So that's what's going to guide the mixer selection. For monitors, you're looking at either small powered monitors or an IEM system. You'll spend about the same either way.

 

Unless I missed it, I don't think you discussed style of music. Something like the QSC K12's, Yamaha DXR12's, Line6 model with 3 drivers (forgot the model), etc would be good. If you're doing something that needs a little thump to get folks dancing, add subs.

Dan

 

Acoustic/Electric stringed instruments ranging from 4 to 230 strings, hammered, picked, fingered, slapped, and plucked. Analog and Digital Electronic instruments, reeds, and throat/mouth.

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Yup. Here come the IEM folks. My 5 piece rock band uses the Behringer Powerplay system. There is also an excellent Axiom system. Both provide a mixer for each player that is connected by CAT5 cables. With IEMs, you eliminate the floor monitors and the amps that power them. Also, we noticed that without floor monitors, our sound is much cleaner, since the stage volume is lower. And we look better with less stage clutter. IEMs do take a bit of getting used to and don't use cheap earbuds, get good in-ears. The sound is totally dry, and a bit unnatural at first, but don't let that put you off. We are much tighter because we can hear each other much better.

 

You could also use powered floor monitors instead of IEMs and still have a mixer for each player.

 

But, the best part of a good sound system is having someone mix live for you while you play. I don't know any substitute for that. I think mixing yourself from the stage is impossible to do well. Our sound improved immensely when we added a sound man. We pay him as a sixth player, he's that important.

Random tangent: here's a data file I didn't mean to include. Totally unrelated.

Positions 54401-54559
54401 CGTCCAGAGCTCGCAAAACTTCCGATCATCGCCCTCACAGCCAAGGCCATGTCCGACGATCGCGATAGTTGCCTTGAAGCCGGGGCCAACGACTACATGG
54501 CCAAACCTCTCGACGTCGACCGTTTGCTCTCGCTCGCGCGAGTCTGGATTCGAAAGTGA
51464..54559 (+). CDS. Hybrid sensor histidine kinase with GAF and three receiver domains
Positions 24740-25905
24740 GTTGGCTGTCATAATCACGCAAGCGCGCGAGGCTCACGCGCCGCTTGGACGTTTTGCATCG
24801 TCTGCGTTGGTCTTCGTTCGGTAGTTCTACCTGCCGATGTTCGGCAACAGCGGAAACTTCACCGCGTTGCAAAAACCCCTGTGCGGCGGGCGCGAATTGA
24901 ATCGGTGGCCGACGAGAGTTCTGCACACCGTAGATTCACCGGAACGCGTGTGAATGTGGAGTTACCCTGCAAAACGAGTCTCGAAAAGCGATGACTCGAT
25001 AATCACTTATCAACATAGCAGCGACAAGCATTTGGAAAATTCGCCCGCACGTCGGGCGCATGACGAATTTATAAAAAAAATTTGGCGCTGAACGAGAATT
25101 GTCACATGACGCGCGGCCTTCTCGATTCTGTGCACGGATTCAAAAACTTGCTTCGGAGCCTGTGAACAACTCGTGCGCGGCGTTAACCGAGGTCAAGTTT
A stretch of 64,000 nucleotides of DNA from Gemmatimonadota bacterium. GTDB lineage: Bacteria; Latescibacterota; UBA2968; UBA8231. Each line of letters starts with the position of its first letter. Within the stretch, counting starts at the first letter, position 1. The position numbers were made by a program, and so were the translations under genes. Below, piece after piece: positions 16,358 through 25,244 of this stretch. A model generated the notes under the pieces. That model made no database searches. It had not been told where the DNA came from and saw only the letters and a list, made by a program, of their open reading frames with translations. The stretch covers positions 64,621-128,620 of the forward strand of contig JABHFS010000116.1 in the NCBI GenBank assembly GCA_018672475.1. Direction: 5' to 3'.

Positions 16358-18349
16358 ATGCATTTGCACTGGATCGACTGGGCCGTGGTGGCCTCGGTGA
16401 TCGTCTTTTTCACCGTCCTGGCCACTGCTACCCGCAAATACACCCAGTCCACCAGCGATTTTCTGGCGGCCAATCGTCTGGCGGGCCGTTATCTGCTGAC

Kurzweil PC3-76
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I would love a dedicated sound man. But it's hard enough to pay ourselves these days.

 

I should modify my requirements by saying, I'm willing to spend what it takes, but I'm not willing to carry around a ton of gear.

 

I was hoping by now someone would have invented a system that is an all-in-one, easy to carry solution.

 

Maybe I should take another approach. At one of the small clubs we play there is a house Bose tower PA. Everyone loves it, but from what I understand it's not loud enough for larger venues. So, my next questions is, how easy is it to integrate a Bose tower with other speakers? Like, we would have the tower behind us for a single monitor but then add more speakers in front of the band for the crowd?

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Just add more sticks and bass modules....

 

..and for the cost of each dual module L1 system, you can hire a sound guy to bring his own system and run it for you for 10 shows.

 

Ok, you want compact... do what my old band did. Get something like the MixWizard along with IEM systems. Mount all the IEM transmitters in the rack with the mixer and a patch panel for all your cables. In our case we had a splitter snake and dropped the snake for FOH. In your case, Just have an XLR out that you can daisy chain to your powered speakers for the PA. No speakers or wiring for monitors, just battery powered beltpacks. IEM's are pretty compact. So you plop your mixer rack down and plug the cables into the front, XLR to a pair of active speakers and you're done. Not really much less compact than a couple bose systems, and everybody has exactly the mix they want.

Dan

 

Acoustic/Electric stringed instruments ranging from 4 to 230 strings, hammered, picked, fingered, slapped, and plucked. Analog and Digital Electronic instruments, reeds, and throat/mouth.

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OP: you need a d.

 

he's trying to keep the title compact and light weight. :rimshot:

Dan

 

Acoustic/Electric stringed instruments ranging from 4 to 230 strings, hammered, picked, fingered, slapped, and plucked. Analog and Digital Electronic instruments, reeds, and throat/mouth.